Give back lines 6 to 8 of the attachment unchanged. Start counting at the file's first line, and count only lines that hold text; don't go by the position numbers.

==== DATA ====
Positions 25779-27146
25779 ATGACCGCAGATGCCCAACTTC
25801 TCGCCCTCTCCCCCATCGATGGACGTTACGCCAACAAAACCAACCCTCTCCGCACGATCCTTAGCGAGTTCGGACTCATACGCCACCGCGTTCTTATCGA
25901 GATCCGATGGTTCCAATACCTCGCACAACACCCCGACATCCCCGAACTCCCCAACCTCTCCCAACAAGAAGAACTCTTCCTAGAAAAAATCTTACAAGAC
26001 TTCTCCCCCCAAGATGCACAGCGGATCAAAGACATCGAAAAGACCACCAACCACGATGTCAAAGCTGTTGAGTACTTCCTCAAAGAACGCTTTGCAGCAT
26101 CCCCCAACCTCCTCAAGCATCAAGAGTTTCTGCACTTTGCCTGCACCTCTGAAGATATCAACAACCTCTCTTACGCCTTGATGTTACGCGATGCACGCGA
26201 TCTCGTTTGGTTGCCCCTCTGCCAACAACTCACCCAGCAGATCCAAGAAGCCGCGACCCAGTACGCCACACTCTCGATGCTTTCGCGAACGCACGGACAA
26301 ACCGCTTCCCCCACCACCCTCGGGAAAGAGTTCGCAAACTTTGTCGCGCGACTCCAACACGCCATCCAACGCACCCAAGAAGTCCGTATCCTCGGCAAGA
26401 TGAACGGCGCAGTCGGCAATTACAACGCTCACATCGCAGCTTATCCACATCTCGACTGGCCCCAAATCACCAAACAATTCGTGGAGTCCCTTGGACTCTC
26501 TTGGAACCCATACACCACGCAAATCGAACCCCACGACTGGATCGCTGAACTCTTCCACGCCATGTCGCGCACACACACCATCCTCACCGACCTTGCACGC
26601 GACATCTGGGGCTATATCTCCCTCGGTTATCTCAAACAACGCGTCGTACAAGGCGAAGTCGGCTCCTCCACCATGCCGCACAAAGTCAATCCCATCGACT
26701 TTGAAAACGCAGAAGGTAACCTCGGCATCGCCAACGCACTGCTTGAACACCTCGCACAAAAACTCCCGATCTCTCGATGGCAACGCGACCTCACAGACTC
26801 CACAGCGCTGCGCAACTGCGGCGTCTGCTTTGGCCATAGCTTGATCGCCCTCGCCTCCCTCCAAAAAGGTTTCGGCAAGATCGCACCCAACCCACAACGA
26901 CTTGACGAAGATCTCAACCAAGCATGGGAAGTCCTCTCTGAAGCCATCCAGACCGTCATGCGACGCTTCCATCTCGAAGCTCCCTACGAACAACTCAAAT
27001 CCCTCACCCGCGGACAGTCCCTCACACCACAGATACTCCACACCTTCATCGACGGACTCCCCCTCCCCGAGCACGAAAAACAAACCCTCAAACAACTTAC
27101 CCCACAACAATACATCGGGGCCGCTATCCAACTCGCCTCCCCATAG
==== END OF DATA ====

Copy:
26101 CCCCCAACCTCCTCAAGCATCAAGAGTTTCTGCACTTTGCCTGCACCTCTGAAGATATCAACAACCTCTCTTACGCCTTGATGTTACGCGATGCACGCGA
26201 TCTCGTTTGGTTGCCCCTCTGCCAACAACTCACCCAGCAGATCCAAGAAGCCGCGACCCAGTACGCCACACTCTCGATGCTTTCGCGAACGCACGGACAA
26301 ACCGCTTCCCCCACCACCCTCGGGAAAGAGTTCGCAAACTTTGTCGCGCGACTCCAACACGCCATCCAACGCACCCAAGAAGTCCGTATCCTCGGCAAGA